Therefore, you should clean the filter weekly. A simple way to clean your pool filter, depending on the type you have, is to rinse it with a firm stream of water.

Backwash your pool once or twice a week to avoid contaminants making their way back into your pool. Backwashing changes the flow of the water through your filter system, flushing it through a waste line. The water and contaminants are then released outside the pool.

4. Balance the pH Levels

Check your pool’s pH levels two to three times a week to see if anything seems off. Low pH levels may cause deterioration of your pool. Levels that are too high can cause skin irritation and cloudy water.

Stop by your local pool supply store and grab a pH tester to conduct an analysis.

5. Use a Pool Vacuum

Use a manual or automatic vacuum to suck up the dirt from the pool’s floor. There are three main types of vacuums you should consider. These include:

  • Manual
  • Automatic
  • Robotic

Manual pool vacuums are the least expensive of the three. They are also the most labor-intensive since you’ll be left doing the work. Automatic pool cleaners are hooked up similarly to manual models, except they move around the pool on their own.

And finally, robotic pool cleaners do all the work themselves! All you have to do is press a button, and they’ll work diligently to free the walls, floor, and stairs of your pool from dirt. While they’re a bigger investment, there are several benefits to investing in a robotic vacuum. Once you have one, you’ll never go back to your previous models.

How to Prevent Dirt in Your Pool

How to Prevent Dirt in Your Pool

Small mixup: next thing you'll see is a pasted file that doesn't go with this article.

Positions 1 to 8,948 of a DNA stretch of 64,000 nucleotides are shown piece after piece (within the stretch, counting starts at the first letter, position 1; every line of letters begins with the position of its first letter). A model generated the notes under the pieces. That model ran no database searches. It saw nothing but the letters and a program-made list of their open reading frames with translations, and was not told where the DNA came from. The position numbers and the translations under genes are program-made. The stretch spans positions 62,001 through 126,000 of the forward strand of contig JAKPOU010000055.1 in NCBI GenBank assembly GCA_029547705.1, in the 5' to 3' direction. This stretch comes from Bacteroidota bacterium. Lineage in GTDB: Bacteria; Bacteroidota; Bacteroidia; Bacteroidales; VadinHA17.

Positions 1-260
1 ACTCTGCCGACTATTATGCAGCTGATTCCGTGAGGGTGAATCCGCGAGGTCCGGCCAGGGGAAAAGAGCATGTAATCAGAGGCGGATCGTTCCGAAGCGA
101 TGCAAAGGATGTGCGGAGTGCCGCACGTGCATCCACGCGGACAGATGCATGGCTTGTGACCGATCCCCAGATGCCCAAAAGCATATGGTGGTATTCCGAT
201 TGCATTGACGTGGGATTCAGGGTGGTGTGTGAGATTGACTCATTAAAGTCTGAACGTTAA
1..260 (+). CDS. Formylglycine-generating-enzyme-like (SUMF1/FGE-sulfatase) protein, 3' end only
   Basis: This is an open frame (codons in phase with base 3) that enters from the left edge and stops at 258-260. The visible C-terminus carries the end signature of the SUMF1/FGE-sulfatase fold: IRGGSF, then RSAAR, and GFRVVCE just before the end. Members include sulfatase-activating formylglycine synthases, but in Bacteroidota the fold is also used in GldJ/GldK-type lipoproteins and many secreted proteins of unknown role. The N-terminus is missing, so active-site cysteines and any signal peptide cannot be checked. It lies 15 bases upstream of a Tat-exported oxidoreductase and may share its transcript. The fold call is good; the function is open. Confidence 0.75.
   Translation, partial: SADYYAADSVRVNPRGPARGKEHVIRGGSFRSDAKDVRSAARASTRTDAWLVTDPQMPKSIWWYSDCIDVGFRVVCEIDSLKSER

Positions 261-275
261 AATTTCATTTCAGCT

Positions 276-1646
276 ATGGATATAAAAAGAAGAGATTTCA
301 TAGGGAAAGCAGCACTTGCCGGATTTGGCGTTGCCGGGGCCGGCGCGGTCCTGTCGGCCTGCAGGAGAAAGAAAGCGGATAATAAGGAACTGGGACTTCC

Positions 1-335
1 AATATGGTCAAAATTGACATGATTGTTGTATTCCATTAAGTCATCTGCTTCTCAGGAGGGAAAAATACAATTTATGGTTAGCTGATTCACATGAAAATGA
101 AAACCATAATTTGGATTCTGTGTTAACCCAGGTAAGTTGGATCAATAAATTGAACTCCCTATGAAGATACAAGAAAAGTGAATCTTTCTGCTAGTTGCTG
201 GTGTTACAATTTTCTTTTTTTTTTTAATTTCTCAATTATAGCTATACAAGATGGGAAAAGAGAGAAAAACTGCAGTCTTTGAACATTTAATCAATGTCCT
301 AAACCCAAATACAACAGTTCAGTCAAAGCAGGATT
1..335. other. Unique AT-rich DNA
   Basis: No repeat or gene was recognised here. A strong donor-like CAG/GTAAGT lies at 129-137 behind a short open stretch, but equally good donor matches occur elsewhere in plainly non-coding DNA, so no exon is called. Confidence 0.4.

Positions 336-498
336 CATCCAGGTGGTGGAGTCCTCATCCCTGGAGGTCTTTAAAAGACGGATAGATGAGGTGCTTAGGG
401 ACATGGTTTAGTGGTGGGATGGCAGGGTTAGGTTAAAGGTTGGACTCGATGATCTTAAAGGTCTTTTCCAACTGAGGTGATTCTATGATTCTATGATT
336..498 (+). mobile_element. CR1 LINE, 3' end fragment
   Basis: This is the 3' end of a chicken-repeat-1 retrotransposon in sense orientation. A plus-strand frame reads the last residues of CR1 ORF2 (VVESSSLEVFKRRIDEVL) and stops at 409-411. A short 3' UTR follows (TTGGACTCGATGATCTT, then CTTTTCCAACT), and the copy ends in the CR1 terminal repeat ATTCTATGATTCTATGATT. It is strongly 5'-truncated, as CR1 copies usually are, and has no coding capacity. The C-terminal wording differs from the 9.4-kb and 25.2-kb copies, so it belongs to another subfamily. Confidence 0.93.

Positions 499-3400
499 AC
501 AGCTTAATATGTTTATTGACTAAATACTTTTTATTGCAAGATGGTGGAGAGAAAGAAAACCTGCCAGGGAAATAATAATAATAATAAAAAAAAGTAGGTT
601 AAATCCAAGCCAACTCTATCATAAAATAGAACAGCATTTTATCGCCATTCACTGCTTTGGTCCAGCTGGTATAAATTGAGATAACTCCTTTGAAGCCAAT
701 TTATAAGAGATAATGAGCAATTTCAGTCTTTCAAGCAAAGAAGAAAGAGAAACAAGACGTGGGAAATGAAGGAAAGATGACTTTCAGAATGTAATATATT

You now understand how to remove dirt from your water. Now, let’s go over ways to prevent it from coming back. While you’ll always have some dirt in your pool, there are preventative measures you can take to minimize the amount that goes in.

1. Use a Pool Cover

A cover is the best way to keep debris out of the water while it’s not being used. A few types of covers are:

  • Winter cover: Protects the pool during the months it’s not being used. Lasts between 1 and 3 seasons.
  • Safety cover: Available in solid vinyl or mesh, it’s almost like a big trampoline over your pool. It’s tied down to your pool deck with straps. Although these can become pricey, they last a long time.
  • Solar cover: These are nice if you want to save on your heating bill. The cover almost looks like a big sheet of bubble wrap and works to keep heat from escaping the water.

2. Check Your Filter

As mentioned, don’t forget to check your filter weekly. Debris can be stored in there, and it’s important to regularly monitor and clean it out, so it doesn’t become clogged or damaged. If there’s damage, it’s time for a replacement.

3. Shower Before Entering

Pre-cleaning your body will help stop the transfer of pollutants into the water. Showering will also remove oils on your skin which can contribute to the creation of chloramines.

It may be awkward to ask your guests to shower before entering. Plus, you probably don’t want them using the shower in your home. In cases like these, having an outdoor rinsing station or foot washing station will help prevent dirt from entering the water.

4. Keep the Right Products Around

Part of cleaning your pool is maintaining the proper pH and chlorine levels. Below are a few of those products you should make sure you have on hand.

  • Chlorine. This will be your pools best friend. It kills any bacteria that makes its way into your water. Regularly perform tests to check chlorine levels as you won’t want them to drop. Double-check if your pool hopper has chlorine tablets and, if not, manually add chlorine when needed.
  • Algaecide. Algae multiply so fast making it hard to keep up with. Releasing algaecide into your pool water kills the algae and prevents future growth. It interrupts the life process of algae and stops photosynthesis. Without algae growing in your pool, you’ll notice the difference in time between you have to clean it again.

Conclusion

Don’t let dirty water keep you from swimming. With these tips in mind, you’ll be well on your way to a pool with minimal dirt!

Along with cleaning the water weekly, you want to consider preventative measures to keep it clean. These include using a cover, checking your filter, showering before entering, and keeping the right products around.

Happy swimming!